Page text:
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A thirty-something guy with arrested development (Jordan Gelber) falls for thirty-something girl with arrested development (Selma Blair), but moving out of his junior high school bedroom proves too much. Tragedy ensues. Writer and director Todd Solondz examines the irretrievably of youth and the mercilessness of time passing in Dark Horse, a melancholy and idiosyncratic comedy. (From the official site)

 Dark Horse
Dark Horse is the story of Abe (Jordan Gelber). He's a character we all know. If we don't know somebody like him, we've seen him in movies before. He is in his 30's, he lives at home with his parents, and he has a job that his father gave him. And he isn't any good at it. He also collects action figures, if you weren't already assuming that cliche. He clings to his youth and when anybody tries to nudge him in a productive direction, he retaliates with anger and screams oppression. He takes his mother's (Mia Farrow) money by beating her games of backgammon and he puts up a fight every time his father (Christopher Walken) questions him about work or his personal life. He is not remotely sympathetic, but there is an admirable go-getter spirit in him. He sees himself as a "dark horse" of his family, born in the wrong times. The film's soundtrack is flooded with sappy optimistic pop music that signifies his internal, yet hollow optimism. He tries to find symbolism in his unhappiness, the way most people do, but he does not take any responsibility for his failures. He meets a girl named Miranda (Selma Blair) at a wedding and awkwardly converses his way into getting her phone number. It is clear that something isn't quite right with her. We later learn that she's on the mend and is heavily medicated; also living with her parents.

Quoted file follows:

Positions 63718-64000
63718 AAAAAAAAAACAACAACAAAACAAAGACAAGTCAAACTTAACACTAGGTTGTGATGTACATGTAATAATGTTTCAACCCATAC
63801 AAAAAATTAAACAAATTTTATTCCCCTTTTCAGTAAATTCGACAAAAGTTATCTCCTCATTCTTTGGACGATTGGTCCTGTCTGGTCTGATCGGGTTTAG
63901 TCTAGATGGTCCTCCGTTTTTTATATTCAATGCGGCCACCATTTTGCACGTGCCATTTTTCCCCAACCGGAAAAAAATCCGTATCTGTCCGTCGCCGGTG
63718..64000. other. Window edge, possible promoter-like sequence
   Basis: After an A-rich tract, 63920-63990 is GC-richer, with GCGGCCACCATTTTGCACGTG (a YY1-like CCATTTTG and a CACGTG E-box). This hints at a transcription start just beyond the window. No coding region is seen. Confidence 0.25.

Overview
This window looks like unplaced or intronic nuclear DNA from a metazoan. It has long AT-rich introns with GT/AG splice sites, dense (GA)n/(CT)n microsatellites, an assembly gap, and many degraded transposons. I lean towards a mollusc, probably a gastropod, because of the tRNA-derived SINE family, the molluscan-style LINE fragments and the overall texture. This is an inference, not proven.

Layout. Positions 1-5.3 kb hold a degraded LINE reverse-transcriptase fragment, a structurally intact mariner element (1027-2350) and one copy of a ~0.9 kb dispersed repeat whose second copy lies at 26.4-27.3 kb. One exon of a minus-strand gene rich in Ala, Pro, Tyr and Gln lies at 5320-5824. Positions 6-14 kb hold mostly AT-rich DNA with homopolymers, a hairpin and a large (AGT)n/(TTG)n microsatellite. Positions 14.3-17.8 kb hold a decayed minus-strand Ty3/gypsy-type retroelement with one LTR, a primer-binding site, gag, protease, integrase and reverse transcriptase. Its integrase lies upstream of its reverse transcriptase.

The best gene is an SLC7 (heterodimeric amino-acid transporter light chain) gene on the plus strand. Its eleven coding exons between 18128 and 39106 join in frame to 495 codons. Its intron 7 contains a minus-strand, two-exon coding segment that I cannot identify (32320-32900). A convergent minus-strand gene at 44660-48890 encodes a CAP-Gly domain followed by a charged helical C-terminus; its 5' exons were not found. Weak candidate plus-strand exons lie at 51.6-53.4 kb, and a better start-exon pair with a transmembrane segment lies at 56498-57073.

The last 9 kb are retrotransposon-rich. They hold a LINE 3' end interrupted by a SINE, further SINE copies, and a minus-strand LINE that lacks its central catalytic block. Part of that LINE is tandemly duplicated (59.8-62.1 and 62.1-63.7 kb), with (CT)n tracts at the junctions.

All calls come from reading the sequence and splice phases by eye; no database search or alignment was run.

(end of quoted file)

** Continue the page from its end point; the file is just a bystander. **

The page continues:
The two of them form an unlikely bond, and Abe convinces the overly medicated Miranda to marry him. If you're familiar with Todd Solondz work, you know this could get into incredibly messy and downright depressing territory. Solondz's characters aren't usually happy people. His films often focus on lives full of turmoil and misery, and he has never been afraid to show the ugly sides of people. What redeems a lot of his work is that he finds universal truths (even if they aren't pretty) and painfully dark comedy through these characters, but I've never wrapped up a Todd Solondz film feeling like I've seen a probing characters study. I've certainly never come out of one feeling charmed. For the first half of Dark Horse it seemed that Solondz had created his most unsympathetic character yet, and he wasn't making any great observations or big laughs off of Abe either. But midway through the film something unusual started to happen. Even though things are looking good for Abe with his recent engagement, the chance at a happy life is intimidating to him. Abe's subconscious begins to take over the film. Characters we've met in normal circumstances appear to Abe as he imagines them, and he expels his frustrations and deep-seeded insecurities to these figures.

 Dark Horse